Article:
La Russa began his professional managing career in 1978 with Knoxville of the Class- AA Southern League before taking his first major league managing job on August 2, 1979, with the Chicago White Sox. In seven-plus seasons (1979-86) with the White Sox, La Russa quickly established his managerial acumen. In 1983, he guided Chicago to the A.L. West title and the best record in the major leagues, 99-63. He was rewarded with Manager of the Year accolades from the Sporting News, the Associated Press and the Baseball Writers' Association of America. In 1984, La Russa's White Sox were tied for first place at the All-Star break before finishing fifth with a 74-88 record. He was relieved of his duties on June 19, 1986, and took over as the Oakland manager on July 7. In just his second full year with the A's, La Russa managed the club to an A.L. West-record 104 wins, the A.L. pennant and into the 1988 World Series. He again earned Manager of the Year honors from the BBWAA and the Sporting News. For three straight years, 1988-90, the A's led the major leagues in victories, only the 11th time in history that a team had accomplished such a feat. During that span, La Russa's A's became the first team to win three consecutive A.L. pennants since the 1976-78 New York Yankees.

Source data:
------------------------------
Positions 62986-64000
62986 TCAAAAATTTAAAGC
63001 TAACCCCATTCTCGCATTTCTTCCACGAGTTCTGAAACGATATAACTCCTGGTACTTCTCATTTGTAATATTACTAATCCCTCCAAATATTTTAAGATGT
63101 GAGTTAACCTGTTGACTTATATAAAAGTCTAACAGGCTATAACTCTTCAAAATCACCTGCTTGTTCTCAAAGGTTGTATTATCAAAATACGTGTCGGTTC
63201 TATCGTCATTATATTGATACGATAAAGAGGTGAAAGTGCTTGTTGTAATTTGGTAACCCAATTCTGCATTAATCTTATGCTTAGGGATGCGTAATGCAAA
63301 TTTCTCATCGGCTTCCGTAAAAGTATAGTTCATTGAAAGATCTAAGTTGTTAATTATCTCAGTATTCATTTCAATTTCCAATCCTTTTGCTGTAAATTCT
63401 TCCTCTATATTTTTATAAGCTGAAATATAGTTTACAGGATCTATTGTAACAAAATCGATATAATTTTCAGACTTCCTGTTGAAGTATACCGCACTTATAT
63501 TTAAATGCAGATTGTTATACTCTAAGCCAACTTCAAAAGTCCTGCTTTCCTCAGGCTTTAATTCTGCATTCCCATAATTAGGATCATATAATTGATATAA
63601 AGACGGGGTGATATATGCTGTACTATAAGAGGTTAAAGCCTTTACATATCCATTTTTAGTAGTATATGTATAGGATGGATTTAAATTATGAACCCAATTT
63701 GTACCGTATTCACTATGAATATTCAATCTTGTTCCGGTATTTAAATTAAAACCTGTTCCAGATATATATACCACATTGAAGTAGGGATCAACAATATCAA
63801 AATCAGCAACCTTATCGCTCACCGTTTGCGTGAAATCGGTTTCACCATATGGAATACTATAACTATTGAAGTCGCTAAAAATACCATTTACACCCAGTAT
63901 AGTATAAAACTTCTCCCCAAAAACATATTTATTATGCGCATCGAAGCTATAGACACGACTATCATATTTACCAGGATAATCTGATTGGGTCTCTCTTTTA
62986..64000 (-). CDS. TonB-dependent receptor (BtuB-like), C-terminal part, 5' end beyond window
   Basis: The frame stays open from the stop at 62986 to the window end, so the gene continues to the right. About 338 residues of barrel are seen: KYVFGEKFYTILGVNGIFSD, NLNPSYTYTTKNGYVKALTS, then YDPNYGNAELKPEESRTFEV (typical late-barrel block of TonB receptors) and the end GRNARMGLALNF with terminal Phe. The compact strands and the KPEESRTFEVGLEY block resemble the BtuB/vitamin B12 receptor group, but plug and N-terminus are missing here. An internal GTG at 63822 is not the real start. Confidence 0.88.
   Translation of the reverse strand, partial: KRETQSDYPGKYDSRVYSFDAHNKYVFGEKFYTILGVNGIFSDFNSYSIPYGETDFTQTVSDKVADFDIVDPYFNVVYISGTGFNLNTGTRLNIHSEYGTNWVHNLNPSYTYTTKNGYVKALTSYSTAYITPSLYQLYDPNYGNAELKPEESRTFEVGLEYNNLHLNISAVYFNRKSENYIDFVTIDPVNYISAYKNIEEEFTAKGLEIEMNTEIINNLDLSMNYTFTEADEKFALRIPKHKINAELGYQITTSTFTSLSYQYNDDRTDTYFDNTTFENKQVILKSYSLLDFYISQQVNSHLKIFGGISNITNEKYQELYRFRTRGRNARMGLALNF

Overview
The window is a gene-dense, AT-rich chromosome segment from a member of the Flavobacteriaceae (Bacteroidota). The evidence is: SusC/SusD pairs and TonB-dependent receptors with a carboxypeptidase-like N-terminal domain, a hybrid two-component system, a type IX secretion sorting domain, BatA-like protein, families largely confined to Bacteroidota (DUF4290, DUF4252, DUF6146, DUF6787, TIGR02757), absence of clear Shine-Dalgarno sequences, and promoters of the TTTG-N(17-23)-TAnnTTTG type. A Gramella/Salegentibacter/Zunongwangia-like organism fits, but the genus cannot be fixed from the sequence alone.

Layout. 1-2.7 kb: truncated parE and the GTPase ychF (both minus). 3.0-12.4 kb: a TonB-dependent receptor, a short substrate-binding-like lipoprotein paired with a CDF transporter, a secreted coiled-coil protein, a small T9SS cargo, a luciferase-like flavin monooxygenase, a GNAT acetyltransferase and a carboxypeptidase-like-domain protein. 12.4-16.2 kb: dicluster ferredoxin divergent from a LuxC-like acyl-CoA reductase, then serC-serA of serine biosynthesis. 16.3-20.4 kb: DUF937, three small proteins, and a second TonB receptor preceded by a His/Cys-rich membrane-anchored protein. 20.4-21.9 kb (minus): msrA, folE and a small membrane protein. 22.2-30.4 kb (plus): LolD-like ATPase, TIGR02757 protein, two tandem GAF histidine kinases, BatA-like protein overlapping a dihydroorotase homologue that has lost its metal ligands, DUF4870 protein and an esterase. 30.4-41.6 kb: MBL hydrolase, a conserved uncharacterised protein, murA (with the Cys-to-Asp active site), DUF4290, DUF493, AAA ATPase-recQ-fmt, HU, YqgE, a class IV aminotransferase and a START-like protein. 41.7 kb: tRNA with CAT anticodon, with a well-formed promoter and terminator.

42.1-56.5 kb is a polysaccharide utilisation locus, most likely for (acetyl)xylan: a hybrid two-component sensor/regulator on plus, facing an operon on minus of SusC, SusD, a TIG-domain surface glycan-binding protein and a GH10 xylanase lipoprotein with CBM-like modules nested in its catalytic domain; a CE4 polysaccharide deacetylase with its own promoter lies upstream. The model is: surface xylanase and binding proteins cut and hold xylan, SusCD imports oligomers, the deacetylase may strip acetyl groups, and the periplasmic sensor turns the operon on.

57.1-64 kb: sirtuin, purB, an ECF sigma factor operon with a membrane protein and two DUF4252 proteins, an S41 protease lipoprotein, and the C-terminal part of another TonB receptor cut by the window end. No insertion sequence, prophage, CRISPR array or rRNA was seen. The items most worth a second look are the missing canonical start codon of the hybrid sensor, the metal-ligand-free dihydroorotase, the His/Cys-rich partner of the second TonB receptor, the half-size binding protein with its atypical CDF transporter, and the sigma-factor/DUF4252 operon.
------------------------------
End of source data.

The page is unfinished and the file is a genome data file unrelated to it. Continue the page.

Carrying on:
In 1989, La Russa guided the Athletics to their fourth World Championship since the club moved to Oakland, sweeping the Giants in four straight games during the earthquake-interrupted Bay Bridge Series.

On July 14, 1991, La Russa became the 40th manager in major league history to win 1,000 career games. He earned a third Manager of the Year award in 1992 after steering the A's to their fourth A.L. West title in five years. He is Oakland's all-time leader in games managed (1,471) and victories (798).